Crocs’ cult like following among consumers might be trickling over to Wall Street.
Susquehanna Financial Group LLLP analyst Sam Poser today joined the chorus of analysts singing the praises of the brand — issuing a call to action to “Buy Crox” in a note to clients.
“2Q19 sales to date are likely outperforming guidance provided in late May and the momentum continues to accelerate,” Poser wrote. “That momentum has resulted in increasing production in China to meet demand from consumers and wholesale partners — a ‘high quality’ problem.”
After a period of softness, the light weight clog maker’s shares also popped last week — surging 9% on Friday — on the heels of an upgrade, to outperform, by Baird analyst Jonathan Komp.
“Crocs has been among the hardest hit consumer/retail stocks since the start of May, unjustly so in our view, given signs of continued brand momentum — [with] six quarters growing at double-digits and counting plus a much better run company overall,” Komp wrote last week. “We see potential for upside to Q2 estimates and for brand heat to carry well into 2020 given a robust clog/sandal pipeline, planned additional collaborations, and emerging international opportunities.” (Crocs predicts its Q2 revenues will land between $350 and $360 million, a gain of 7% to 10% from the comparable period.)
Since its headline-making partnership with Drew Barrymore in 2016, the Niwot-Colo.-based brand has stepped on the gas when it comes to collaborations, tapping buzzy names like Post Malone and Zooey Deschanel as ambassadors, with the former enjoying a couple sold out releases to date.
But it’s not just celebrities the brand has forged new alliances with as it rides the wave of 1990s and early 2000s nostalgia among teens and young adults as well as its own multi-layered business strategy — which has seen it put renewed focus on the Classic clog as well as clean up distribution. Crocs last week announced the launch of a special-edition Barneys New York XO Crocs. Before that it made a splash in high-end fashion back in 2016 when Christopher Kane sent jewel embellished marble Crocs down the runway at London Fashion Week.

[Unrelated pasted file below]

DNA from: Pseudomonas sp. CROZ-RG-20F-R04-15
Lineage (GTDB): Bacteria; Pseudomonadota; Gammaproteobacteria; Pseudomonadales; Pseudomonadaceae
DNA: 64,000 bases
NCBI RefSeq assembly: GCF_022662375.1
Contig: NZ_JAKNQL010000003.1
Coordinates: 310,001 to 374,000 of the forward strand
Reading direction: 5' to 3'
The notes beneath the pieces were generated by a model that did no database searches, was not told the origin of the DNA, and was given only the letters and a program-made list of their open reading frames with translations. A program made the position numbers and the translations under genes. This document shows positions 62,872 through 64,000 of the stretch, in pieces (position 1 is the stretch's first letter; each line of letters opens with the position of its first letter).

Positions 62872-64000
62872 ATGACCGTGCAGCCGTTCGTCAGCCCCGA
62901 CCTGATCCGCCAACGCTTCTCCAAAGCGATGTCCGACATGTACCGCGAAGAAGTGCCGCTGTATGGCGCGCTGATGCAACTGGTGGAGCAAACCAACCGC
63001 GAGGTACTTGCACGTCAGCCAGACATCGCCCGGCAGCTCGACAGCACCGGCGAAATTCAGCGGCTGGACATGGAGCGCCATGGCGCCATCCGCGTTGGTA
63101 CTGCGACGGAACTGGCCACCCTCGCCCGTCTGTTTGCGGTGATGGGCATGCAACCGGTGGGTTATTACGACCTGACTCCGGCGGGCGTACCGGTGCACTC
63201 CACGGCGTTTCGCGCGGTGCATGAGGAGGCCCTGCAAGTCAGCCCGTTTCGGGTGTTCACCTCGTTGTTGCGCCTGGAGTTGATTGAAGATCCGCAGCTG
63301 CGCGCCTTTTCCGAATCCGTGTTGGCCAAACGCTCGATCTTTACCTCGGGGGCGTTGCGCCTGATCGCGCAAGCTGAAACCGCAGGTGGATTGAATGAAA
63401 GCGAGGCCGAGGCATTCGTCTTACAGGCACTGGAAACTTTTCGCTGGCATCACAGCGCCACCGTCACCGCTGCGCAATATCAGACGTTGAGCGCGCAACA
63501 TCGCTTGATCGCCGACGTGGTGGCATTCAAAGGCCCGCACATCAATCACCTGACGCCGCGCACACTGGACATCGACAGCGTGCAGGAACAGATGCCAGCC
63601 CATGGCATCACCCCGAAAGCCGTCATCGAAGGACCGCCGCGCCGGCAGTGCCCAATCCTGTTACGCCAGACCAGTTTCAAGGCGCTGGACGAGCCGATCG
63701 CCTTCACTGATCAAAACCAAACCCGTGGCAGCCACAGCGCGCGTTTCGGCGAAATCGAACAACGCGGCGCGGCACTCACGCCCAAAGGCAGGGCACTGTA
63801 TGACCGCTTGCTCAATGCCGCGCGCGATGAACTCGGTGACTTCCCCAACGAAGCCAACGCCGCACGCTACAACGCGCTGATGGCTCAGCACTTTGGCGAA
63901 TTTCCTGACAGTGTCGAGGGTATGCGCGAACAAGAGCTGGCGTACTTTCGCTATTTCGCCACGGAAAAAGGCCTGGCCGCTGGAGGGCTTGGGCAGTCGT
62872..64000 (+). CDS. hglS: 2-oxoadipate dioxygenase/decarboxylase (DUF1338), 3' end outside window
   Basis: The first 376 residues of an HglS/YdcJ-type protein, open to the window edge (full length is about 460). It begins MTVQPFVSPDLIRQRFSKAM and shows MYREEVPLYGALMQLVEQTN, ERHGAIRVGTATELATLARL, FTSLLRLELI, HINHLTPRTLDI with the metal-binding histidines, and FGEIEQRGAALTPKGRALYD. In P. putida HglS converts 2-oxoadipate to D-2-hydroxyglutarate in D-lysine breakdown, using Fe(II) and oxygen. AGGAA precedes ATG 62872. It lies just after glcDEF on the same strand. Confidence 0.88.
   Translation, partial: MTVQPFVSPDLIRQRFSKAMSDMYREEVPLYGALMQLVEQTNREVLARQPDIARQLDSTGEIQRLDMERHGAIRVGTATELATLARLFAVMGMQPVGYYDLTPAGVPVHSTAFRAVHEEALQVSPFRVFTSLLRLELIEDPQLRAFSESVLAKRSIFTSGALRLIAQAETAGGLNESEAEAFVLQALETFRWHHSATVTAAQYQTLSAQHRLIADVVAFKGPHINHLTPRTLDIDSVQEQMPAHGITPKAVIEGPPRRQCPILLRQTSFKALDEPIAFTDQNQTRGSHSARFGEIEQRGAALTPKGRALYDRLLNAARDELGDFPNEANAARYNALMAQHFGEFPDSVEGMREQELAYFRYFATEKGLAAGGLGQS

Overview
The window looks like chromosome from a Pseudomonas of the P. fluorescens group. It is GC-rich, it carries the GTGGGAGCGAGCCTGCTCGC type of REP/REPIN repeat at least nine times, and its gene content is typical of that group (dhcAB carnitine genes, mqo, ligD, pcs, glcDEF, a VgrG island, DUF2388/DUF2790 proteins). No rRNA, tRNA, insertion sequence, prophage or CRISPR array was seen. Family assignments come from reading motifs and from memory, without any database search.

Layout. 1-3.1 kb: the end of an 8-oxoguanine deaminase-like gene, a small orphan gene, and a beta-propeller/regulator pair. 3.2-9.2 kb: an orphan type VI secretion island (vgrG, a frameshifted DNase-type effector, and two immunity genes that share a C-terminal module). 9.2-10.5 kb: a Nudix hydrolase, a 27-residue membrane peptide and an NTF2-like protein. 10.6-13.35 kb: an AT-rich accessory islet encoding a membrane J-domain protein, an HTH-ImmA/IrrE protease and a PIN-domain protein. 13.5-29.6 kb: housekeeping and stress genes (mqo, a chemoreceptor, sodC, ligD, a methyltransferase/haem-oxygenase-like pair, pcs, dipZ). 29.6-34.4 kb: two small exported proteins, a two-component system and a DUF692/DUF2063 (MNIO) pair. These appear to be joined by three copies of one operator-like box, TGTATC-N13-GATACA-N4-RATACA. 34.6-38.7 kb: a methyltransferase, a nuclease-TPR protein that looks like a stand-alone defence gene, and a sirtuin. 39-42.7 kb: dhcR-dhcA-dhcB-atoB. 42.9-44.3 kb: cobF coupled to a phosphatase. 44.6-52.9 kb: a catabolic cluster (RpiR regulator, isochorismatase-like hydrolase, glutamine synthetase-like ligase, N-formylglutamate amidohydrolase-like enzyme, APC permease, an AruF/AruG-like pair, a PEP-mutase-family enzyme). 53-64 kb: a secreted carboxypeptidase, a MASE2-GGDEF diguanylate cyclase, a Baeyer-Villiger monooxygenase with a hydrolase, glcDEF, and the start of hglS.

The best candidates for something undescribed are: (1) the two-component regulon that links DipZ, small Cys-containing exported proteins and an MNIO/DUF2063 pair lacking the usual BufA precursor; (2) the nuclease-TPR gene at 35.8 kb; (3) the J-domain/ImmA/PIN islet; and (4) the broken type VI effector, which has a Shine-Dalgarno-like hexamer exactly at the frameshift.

The brand this month revealed plans to reduce its production in China amid an ongoing trade dispute with the U.S. and Poser noted that the company’s exposure to potential new tariffs will be “small” as it makes its way out of the region.
“Momentum in clogs remains robust and continues to build across geographies,” he added. “Crocs is also gaining traction across other categories and demographics. The 25%-plus pullback post 1Q19 earnings in early May offers a compelling buying opportunity.” (Crocs stock tumbled following first quarter earnings results in May — even though those results topped estimates across the board.)
When FN sat down with the brand’s president and CEO Andrew Rees earlier this year, he said he believed Wall Street was in the early stages of recognizing the brand’s potential for a major resurgence.
“This is a brand that has a tremendous long-term runway on a global basis,” Rees said back in Februrary. “I don’t think the external community necessarily looks at it like that yet. [Meanwhile], the investment community is just starting to come to the realization that what we’ve been saying might actually be true. In the next 12 to 18 to 24 months, you’ll start to see the [both of these groups] come to [align more closely] with our perspective.”